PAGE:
Many of you in the Enterprise Performance Management (EPM) space immediately recognize the name Cartesis, regardless of whether you’re an actual customer. Before I dive into the nitty gritty about the positives and negatives of Cartesis, though, I’ll dive into a little of the history for those of you unfamiliar with the name.
A French company, Cartesis developed a product eventually renamed from Magnitude to Cartesis Finance. Cartesis Finance, the company’s flagship offering, was at the time (and using the company’s words) “the only fully integrated, web-based solution for enterprise performance management.”
Cartesis’ unique integrated data model supported the key financial management activities – planning, budgeting, forecasting, statutory consolidation, management reporting and performance management (see Figure). While the Cartesis Finance product was sold widely, including in the UK and US, with around 700-800 customers, a large percentage of customers were in France.
Figure 1 – Cartesis Suite Diagram & Integrated Data Model
Cast your minds back to 2007. At the time, significant “consolidation” occurred among EPM vendors. Oracle acquired Hyperion early in the year. Business Objects announced the acquisition of Cartesis the following month, and then SAP rushed to acquire OutlookSoft.
SAP went a step further in late 2007 and acquired Business Objects. This acquisition resulted in SAP owning multiple EPM solutions. While Cartesis Finance became SAP Business Objects Financial Close (BOFC), it was later renamed simply to SAP BFC.
Now that you know the history, I’ll dive into the positives and negatives of Cartesis/SAP BFC.
Cartesis/SAP BFC – The Positives
Cartesis Finance (previously Magnitude) was designed in France, a country known for having the most complex accounting and reporting rules in the world. Cartesis began as an internal project in the global French company Vivendi and was subsequently spun out into an independent company. The team therefore focused on the complexity of both global companies and the French accounting rules, targeting primarily the largest French companies and those in the CAC-40, France’s principal stock market index. The resulting solution was technically strong and could handle almost any challenge.
In Cartesis’ words, “Our powerful technology handles the complex but essential task of unifying information, people and processes in a single data model that can be applied easily and consistently across your company’s business.”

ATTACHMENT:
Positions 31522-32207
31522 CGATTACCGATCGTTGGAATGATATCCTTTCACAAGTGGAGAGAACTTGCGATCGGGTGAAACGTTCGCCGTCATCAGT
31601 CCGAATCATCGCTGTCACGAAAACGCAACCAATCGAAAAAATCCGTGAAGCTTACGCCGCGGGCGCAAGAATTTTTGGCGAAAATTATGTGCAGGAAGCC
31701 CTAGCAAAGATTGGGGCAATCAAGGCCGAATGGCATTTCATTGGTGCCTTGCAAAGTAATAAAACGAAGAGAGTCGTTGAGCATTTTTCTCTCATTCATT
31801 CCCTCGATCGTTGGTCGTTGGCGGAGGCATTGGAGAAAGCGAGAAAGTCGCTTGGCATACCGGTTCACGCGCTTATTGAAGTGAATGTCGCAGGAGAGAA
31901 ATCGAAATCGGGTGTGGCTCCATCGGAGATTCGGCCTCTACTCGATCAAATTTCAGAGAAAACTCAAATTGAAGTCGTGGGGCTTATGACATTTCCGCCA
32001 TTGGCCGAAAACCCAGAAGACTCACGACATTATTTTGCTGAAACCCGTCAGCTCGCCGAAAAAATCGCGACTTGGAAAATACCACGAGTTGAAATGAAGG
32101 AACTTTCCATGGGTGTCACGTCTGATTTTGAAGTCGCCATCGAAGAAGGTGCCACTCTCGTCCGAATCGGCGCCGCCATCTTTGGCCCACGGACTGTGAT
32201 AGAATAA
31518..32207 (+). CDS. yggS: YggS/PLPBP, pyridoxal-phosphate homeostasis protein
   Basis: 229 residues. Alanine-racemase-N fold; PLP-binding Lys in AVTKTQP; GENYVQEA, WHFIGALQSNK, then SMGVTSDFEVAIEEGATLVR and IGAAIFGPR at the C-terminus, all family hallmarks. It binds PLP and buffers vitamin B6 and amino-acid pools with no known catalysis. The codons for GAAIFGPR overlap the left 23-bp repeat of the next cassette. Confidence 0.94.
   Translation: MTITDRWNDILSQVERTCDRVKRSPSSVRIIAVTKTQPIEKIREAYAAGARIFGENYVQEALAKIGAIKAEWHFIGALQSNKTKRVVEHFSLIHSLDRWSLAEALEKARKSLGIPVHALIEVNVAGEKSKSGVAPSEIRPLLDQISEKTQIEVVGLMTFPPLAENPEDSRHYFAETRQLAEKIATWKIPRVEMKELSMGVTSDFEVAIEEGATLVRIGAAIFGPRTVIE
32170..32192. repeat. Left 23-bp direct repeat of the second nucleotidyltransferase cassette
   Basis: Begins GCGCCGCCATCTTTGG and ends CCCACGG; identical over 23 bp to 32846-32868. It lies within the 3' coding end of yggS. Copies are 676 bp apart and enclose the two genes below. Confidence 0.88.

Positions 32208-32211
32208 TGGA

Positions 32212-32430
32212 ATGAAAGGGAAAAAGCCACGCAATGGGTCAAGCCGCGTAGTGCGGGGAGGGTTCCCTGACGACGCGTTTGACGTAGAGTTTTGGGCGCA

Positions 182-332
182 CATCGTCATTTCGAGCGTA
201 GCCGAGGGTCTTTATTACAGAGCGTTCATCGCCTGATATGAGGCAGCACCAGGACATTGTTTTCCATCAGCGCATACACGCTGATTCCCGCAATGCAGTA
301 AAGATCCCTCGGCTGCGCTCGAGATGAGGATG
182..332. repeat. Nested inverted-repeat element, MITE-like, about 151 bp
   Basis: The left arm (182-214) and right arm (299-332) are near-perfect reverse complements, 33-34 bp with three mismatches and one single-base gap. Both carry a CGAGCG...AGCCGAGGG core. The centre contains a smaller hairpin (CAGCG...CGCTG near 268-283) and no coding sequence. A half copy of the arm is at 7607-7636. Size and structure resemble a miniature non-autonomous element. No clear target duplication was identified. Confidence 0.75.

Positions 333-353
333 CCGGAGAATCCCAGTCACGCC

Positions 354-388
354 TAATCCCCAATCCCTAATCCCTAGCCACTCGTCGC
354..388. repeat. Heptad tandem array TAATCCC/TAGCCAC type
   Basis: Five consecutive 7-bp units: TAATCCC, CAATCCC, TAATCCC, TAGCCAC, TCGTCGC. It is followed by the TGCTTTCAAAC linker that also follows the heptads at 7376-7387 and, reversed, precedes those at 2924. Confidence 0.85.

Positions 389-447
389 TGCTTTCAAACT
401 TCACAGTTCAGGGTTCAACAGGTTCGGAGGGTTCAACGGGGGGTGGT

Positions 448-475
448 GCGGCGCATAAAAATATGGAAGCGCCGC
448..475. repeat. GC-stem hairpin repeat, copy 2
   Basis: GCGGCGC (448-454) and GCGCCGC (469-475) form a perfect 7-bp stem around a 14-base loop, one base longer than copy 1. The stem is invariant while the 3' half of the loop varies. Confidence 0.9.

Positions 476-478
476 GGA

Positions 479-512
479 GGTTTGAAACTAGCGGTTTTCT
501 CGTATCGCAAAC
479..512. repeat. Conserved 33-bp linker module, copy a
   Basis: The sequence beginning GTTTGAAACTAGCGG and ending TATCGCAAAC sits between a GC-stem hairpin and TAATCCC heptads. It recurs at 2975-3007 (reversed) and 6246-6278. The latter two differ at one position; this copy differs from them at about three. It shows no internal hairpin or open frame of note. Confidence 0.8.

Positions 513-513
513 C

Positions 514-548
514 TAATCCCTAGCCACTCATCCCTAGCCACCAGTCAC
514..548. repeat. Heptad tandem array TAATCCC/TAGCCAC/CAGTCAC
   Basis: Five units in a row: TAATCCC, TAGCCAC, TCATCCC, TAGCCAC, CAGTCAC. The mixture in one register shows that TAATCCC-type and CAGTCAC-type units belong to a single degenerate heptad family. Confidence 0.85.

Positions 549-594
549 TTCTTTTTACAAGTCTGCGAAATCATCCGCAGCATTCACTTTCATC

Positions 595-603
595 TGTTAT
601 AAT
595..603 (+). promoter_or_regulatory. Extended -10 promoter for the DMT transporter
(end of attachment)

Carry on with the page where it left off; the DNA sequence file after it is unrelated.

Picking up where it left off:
Below are the sweet spots for Cartesis’ product:
- Audit trail on consolidated data – Specific dimensionality to trace numbers from consolidated reports to source data.
- Strong controls on data collection – Data could only be loaded to valid intersections since tight control of data collection/entry environment is advantageous in large-scale consolidations.
- Administration by functional users – System was configuration-screen led and intuitive to learn.
- Consolidation Rule wizard – A strong feature in demonstrations with no coding/scripting required for rules, yet more sophisticated rules required SQL formulas in addition to the wizard.
- Multi-period capabilities – Strong periodic capability with dedicated dimensionality.
- Versioning on consolidations – Several consolidations could be run simultaneously with history maintained for quick reference back.
- Up to 40 dimensions available – A single Cartesis/SAP BFC instance would contain 22 fixed dimensions and users could create and store up to 18 user-defined dimensions.
Cartesis/SAP BFC also natively supported the elimination of inter-segment trading within a single legal entity with multiple business segments. Again, this feature intentionally supported only the largest, most complex consolidations.
In Cartesis/SAP BFC, all journal entry data was analyzed by a specific dimension dedicated to tracking journals, called “journal entry number.” Consequently, reports could be built that retrieved the detail of a specific amount based on the journal entry header. This type of report was extremely useful in determining how an amount is built up from the input level to the consolidated position – especially if multiple manual journal entries had been posted to the same account.
In sum, Cartesis/SAP BFC was much more capable than peer platforms at supporting several reporting cycles with differing analyses. The solution evolved to support the complex statutory consolidation requirements in the business models of the largest organizations. This evolution, however, was to the detriment of other requirements (e.g., budgeting, forecasting and cost & profitability requirements) – and the negatives of Cartesis didn’t end there.
Cartesis/SAP BFC – The Negatives
As alluded above, the evolution of Cartesis/SAP BFC continued a complex statutory consolidation trajectory. This trajectory eventually contributed to some challenges when other more comprehensive EPM technology suites appeared on the market that offered planning & budgeting capabilities or more advanced analytics.